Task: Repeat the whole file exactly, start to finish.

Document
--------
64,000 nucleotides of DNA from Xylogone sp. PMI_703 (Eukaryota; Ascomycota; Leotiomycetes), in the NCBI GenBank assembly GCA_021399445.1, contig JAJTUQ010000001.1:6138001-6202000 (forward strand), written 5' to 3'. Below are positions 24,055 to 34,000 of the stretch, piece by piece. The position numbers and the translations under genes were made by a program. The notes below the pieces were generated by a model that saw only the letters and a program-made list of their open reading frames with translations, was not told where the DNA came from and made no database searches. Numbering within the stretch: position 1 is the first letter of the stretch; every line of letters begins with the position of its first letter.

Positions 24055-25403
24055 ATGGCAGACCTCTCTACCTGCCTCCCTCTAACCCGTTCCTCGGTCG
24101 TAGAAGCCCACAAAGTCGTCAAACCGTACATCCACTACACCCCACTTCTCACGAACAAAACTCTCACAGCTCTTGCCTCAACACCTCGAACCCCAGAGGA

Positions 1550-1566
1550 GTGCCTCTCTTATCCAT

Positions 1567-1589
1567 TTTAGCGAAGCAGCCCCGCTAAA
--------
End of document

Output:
64,000 nucleotides of DNA from Xylogone sp. PMI_703 (Eukaryota; Ascomycota; Leotiomycetes), in the NCBI GenBank assembly GCA_021399445.1, contig JAJTUQ010000001.1:6138001-6202000 (forward strand), written 5' to 3'. Below are positions 24,055 to 34,000 of the stretch, piece by piece. The position numbers and the translations under genes were made by a program. The notes below the pieces were generated by a model that saw only the letters and a program-made list of their open reading frames with translations, was not told where the DNA came from and made no database searches. Numbering within the stretch: position 1 is the first letter of the stretch; every line of letters begins with the position of its first letter.

Positions 24055-25403
24055 ATGGCAGACCTCTCTACCTGCCTCCCTCTAACCCGTTCCTCGGTCG
24101 TAGAAGCCCACAAAGTCGTCAAACCGTACATCCACTACACCCCACTTCTCACGAACAAAACTCTCACAGCTCTTGCCTCAACACCTCGAACCCCAGAGGA

Positions 1550-1566
1550 GTGCCTCTCTTATCCAT

Positions 1567-1589
1567 TTTAGCGAAGCAGCCCCGCTAAA